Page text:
It was this sense of generosity and community service that inspired her to found one of her favorite programs, the City of Raleigh Police Department Charm School for Girls. The idea for Charm School was born several years ago while the department was in the midst of a reorganization and seeking innovative approaches to the problems of drugs, gangs and gun violence.
“I was listening to a conversation about basketball, football and baseball,” Deck-Brown says. “And as a female, I just knew we were missing a population of the youth. The females aren’t going to do that, not a significant number of them. That’s when the brainstorming began, how can we reach girls?”
Charm School graduated its fourth class this summer at a white-tablecloth, chandelier-lit banquet at Brier Creek Country Club. A dozen at-risk young women completed the program, a four-week course designed to broaden their scope of life’s possibilities and firm up their self-esteem. Imagine the education Professor Higgins could have provided Eliza Doolittle in My Fair Lady if the professor had been as passionate about her academic and career prospects as he was about her elocution. Subjects include social etiquette, grooming, anger-management, how to handle a bully, and a stint at an IBM-sponsored Science Technology Engineering and Math camp, where each girl got to work with robotics to design her own scented lipstick.
After the IBM STEM camp, Deck-Brown, who continues to mentor the program, told the girls to use the experience as fuel for the future.
“I told them, ‘I wouldn’t be surprised if one of you one day decides to be in a corporate office of Bath & Body Works,’ ” she said. “You could see them sort of nodding and thinking.”
In the banquet room at Brier Creek, the graduates dined on a three-course meal before each girl was introduced and made remarks at the lectern. Their outfits were suitable for church, with crocheted shrugs the most popular accessory for covering shoulders. (Shopping for appropriate dinner attire was part of the course.) The day after the Charm School dinner, the graduates worked a shift at the soup kitchen at the Church of the Good Shepherd downtown.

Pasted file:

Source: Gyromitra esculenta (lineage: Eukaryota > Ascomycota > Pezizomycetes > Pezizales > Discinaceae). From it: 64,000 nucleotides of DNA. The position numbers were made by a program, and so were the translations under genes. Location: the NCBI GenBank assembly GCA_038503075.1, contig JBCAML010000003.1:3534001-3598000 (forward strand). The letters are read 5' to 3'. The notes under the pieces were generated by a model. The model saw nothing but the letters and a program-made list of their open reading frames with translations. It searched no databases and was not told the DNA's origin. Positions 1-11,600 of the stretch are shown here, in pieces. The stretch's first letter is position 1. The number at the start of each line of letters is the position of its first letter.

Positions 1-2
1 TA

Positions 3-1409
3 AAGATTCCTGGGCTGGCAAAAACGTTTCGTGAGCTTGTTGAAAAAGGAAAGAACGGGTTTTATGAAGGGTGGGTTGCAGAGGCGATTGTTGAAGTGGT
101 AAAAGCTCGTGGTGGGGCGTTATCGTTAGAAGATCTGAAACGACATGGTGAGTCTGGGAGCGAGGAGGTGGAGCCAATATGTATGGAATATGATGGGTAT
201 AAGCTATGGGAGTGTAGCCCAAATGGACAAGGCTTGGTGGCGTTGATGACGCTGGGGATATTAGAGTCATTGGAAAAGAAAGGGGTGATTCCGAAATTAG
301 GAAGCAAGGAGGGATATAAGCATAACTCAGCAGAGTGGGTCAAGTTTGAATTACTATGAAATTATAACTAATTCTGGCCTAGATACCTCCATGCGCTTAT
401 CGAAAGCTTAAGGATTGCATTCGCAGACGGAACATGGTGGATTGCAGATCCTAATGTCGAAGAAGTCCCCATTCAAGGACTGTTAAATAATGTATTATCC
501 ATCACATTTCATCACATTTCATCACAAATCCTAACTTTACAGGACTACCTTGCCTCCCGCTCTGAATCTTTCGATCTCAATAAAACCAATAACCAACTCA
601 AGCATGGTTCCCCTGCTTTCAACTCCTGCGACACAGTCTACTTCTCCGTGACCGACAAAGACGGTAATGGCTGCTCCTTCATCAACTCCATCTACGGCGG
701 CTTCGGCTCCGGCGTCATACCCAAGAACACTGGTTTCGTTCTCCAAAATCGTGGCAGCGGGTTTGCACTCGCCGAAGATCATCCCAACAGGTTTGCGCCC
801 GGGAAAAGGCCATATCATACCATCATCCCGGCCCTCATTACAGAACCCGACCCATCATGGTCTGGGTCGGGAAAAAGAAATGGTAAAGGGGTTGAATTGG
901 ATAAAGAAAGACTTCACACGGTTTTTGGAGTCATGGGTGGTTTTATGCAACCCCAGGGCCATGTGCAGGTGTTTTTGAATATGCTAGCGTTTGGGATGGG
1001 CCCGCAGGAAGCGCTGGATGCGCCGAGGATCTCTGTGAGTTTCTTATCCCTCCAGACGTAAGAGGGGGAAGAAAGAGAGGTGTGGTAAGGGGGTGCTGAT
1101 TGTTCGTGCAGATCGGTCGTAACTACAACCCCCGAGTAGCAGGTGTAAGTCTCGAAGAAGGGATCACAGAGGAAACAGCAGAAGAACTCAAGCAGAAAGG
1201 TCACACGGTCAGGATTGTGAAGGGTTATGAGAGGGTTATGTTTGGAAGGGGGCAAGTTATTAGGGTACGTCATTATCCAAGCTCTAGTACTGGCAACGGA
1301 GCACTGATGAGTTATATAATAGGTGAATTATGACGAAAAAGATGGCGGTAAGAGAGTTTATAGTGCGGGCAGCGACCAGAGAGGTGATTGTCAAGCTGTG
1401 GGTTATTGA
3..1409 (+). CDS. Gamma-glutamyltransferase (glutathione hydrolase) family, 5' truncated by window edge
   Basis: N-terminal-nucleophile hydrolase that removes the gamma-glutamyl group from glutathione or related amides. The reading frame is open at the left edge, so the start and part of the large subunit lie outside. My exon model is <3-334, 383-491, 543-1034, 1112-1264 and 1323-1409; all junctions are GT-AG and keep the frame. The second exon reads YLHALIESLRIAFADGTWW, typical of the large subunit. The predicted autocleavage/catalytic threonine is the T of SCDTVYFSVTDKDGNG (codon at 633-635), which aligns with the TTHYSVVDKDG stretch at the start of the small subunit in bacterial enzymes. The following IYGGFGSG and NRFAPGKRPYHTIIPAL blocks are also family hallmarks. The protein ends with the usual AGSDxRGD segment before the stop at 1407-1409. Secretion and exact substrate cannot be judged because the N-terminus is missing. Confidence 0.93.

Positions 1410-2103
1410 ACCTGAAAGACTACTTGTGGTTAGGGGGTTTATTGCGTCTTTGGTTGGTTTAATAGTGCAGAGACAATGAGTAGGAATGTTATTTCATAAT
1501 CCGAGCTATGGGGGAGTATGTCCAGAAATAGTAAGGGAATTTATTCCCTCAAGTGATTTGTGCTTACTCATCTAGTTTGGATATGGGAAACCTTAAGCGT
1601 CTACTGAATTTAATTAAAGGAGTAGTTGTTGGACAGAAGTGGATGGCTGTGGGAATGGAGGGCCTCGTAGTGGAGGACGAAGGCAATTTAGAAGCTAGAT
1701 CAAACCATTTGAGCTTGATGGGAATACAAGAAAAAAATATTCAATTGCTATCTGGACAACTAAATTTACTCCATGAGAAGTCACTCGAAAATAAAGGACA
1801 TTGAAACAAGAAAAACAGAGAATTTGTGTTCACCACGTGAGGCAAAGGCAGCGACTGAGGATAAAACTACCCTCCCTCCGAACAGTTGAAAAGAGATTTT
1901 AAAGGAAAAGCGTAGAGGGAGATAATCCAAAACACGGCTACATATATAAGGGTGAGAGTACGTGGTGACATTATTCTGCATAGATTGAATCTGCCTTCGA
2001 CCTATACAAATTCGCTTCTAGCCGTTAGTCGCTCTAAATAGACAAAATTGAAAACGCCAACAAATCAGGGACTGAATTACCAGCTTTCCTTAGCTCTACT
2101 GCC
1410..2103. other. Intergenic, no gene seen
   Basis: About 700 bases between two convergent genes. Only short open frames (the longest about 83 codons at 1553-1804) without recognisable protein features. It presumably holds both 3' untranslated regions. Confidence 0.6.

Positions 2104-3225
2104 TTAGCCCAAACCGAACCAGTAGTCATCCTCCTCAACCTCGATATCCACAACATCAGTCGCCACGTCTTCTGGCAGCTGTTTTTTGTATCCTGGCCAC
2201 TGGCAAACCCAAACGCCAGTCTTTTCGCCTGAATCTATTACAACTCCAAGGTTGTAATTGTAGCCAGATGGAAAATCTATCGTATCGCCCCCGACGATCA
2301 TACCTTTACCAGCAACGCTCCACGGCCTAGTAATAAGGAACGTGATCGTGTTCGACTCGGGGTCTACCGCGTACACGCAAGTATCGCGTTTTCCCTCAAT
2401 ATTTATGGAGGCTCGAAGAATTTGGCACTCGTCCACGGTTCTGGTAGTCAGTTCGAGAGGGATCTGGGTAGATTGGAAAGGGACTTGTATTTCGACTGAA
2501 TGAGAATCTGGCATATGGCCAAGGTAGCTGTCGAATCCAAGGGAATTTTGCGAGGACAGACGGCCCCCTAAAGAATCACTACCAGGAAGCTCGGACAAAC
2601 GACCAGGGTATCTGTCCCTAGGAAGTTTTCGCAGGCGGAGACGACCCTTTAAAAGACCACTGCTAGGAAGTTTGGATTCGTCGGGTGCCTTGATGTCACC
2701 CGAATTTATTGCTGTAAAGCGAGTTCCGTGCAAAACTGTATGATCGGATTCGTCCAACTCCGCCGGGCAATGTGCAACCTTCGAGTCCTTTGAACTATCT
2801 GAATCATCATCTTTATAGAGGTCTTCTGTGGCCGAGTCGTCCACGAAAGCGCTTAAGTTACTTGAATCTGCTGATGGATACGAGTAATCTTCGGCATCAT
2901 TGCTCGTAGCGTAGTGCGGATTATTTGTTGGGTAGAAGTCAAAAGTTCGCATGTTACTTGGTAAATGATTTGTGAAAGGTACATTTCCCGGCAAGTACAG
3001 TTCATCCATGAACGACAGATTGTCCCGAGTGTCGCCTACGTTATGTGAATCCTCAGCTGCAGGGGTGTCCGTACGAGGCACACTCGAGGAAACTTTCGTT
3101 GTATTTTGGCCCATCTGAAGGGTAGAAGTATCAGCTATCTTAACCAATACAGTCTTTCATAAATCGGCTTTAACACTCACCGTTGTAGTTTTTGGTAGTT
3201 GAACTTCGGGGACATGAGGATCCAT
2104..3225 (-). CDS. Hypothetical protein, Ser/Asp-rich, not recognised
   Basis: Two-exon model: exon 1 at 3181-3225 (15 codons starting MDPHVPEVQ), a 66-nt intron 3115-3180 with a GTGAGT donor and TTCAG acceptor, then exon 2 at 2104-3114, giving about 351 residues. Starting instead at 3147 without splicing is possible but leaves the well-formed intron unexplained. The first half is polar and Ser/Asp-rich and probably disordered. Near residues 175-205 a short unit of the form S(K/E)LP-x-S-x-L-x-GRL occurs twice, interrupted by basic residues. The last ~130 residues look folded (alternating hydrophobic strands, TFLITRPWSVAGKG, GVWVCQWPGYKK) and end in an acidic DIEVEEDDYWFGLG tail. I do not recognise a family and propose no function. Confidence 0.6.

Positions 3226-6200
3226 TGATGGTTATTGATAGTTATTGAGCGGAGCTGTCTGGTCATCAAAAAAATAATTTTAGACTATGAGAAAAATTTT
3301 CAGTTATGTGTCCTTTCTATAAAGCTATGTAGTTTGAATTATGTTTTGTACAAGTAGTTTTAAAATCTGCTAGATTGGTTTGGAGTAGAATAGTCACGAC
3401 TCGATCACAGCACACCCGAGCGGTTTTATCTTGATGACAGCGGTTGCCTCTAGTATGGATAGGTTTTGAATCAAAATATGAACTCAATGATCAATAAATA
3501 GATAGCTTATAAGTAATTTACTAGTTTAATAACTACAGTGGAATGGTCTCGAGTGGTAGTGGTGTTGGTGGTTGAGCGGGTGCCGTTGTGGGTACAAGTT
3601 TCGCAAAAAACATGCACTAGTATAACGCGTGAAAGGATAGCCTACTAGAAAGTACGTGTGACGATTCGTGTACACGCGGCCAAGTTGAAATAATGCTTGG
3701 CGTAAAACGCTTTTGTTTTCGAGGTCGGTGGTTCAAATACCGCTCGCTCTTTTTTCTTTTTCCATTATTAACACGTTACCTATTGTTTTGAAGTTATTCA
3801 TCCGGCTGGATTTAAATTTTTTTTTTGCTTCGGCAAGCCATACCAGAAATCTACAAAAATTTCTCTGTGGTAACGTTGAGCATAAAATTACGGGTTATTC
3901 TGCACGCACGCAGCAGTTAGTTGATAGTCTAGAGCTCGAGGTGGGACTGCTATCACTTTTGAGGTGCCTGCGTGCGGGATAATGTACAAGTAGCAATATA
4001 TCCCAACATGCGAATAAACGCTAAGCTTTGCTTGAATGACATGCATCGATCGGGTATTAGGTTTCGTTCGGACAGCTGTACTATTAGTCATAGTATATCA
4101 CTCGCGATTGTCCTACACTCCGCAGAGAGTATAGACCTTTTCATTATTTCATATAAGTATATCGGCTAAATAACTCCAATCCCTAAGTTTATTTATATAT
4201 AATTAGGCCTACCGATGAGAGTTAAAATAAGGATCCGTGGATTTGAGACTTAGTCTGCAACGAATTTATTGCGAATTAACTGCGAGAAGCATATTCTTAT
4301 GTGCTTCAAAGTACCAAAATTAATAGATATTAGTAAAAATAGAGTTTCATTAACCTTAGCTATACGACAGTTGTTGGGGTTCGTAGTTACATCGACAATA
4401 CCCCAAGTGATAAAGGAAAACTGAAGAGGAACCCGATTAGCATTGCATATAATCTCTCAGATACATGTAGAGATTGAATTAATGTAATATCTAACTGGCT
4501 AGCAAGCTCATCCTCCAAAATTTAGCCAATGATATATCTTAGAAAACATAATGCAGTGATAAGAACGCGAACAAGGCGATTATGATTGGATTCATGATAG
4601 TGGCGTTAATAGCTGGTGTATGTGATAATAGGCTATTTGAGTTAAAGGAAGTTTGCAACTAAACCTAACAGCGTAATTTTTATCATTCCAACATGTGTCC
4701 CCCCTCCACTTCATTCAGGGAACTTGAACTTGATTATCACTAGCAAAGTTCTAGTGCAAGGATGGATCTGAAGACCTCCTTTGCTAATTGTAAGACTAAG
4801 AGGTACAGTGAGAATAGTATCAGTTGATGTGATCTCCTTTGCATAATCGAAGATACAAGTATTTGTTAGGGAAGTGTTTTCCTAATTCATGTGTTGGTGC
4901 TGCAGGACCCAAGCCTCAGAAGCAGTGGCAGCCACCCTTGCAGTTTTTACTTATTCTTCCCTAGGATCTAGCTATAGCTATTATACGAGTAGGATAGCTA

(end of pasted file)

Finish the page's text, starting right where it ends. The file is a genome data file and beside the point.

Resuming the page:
“The greater piece in all of that is that while much is given to them, we stress the importance of giving back to the community,” Deck-Brown says.
‘We’re not Mayberry’
During the Charm School banquet, speakers lavished praise on Deck-Brown before she stood to speak at the front of the banquet.
A few weeks later, in a cinder-block meeting room at the Worthdale Community Center in Northeast Raleigh, the setting was less grandiose.
Members of the Community Action Committee board sat behind a folding table dotted with a few crumbs left from hastily devoured chicken nuggets. A row of uniformed police officers lined one wall, with Deck-Brown, a full head shorter than most of the men, in the center.
After a couple of officers updated the crowd on recent break-ins and the number of arrests at a Maxway store, one of them shifted his attention to his boss: “If there aren’t any more questions, we’re going to introduce our chief, Chief Deck-Brown.”
Standing in front of the folding table, Deck-Brown turned her police hat around and around in her hands as she spoke.
Community policing is evolving to incorporate more of the information that residents provide, she told the group. The department is moving toward the new trend of intelligence-based policing, which lets computer software help officers detect patterns in criminal activity. Their accurate and timely reporting of crimes is key to this, she explained. A tighter budget means the department of a fast-growing city must find efficiencies.
“We’re not Mayberry, and we do have to be able to prioritize all of the needs and all of the resources that we have,” Deck-Brown said.
Then came a question from an older man about this new crime-reporting computer system. Unsatisfied by her reply, he challenged her again.
Her hat-fidgeting stopped. She sat it aside, and began to gesture with her hands. Her voice remained steady, and her focus sharpened. This is police work, and she rises to it. Deck-Brown might not hustle law breakers into the back of her squad car these days, but it’s clear she still relishes any chance to be on the front lines.